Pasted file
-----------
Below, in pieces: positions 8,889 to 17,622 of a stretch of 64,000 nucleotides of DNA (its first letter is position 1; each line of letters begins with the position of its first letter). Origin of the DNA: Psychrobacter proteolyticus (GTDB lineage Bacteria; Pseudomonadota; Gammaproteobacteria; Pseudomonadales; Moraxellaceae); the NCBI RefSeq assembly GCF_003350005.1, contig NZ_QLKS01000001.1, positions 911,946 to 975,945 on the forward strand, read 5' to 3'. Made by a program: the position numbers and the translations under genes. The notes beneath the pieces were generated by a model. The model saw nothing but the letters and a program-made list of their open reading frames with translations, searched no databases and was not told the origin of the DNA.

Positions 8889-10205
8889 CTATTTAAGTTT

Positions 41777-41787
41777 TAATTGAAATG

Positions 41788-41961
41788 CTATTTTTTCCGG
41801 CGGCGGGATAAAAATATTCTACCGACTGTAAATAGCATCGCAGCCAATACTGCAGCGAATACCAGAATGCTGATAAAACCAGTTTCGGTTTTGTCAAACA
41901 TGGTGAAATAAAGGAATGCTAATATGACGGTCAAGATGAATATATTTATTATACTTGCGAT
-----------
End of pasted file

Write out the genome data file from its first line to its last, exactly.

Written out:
Below, in pieces: positions 8,889 to 17,622 of a stretch of 64,000 nucleotides of DNA (its first letter is position 1; each line of letters begins with the position of its first letter). Origin of the DNA: Psychrobacter proteolyticus (GTDB lineage Bacteria; Pseudomonadota; Gammaproteobacteria; Pseudomonadales; Moraxellaceae); the NCBI RefSeq assembly GCF_003350005.1, contig NZ_QLKS01000001.1, positions 911,946 to 975,945 on the forward strand, read 5' to 3'. Made by a program: the position numbers and the translations under genes. The notes beneath the pieces were generated by a model. The model saw nothing but the letters and a program-made list of their open reading frames with translations, searched no databases and was not told the origin of the DNA.

Positions 8889-10205
8889 CTATTTAAGTTT

Positions 41777-41787
41777 TAATTGAAATG

Positions 41788-41961
41788 CTATTTTTTCCGG
41801 CGGCGGGATAAAAATATTCTACCGACTGTAAATAGCATCGCAGCCAATACTGCAGCGAATACCAGAATGCTGATAAAACCAGTTTCGGTTTTGTCAAACA
41901 TGGTGAAATAAAGGAATGCTAATATGACGGTCAAGATGAATATATTTATTATACTTGCGAT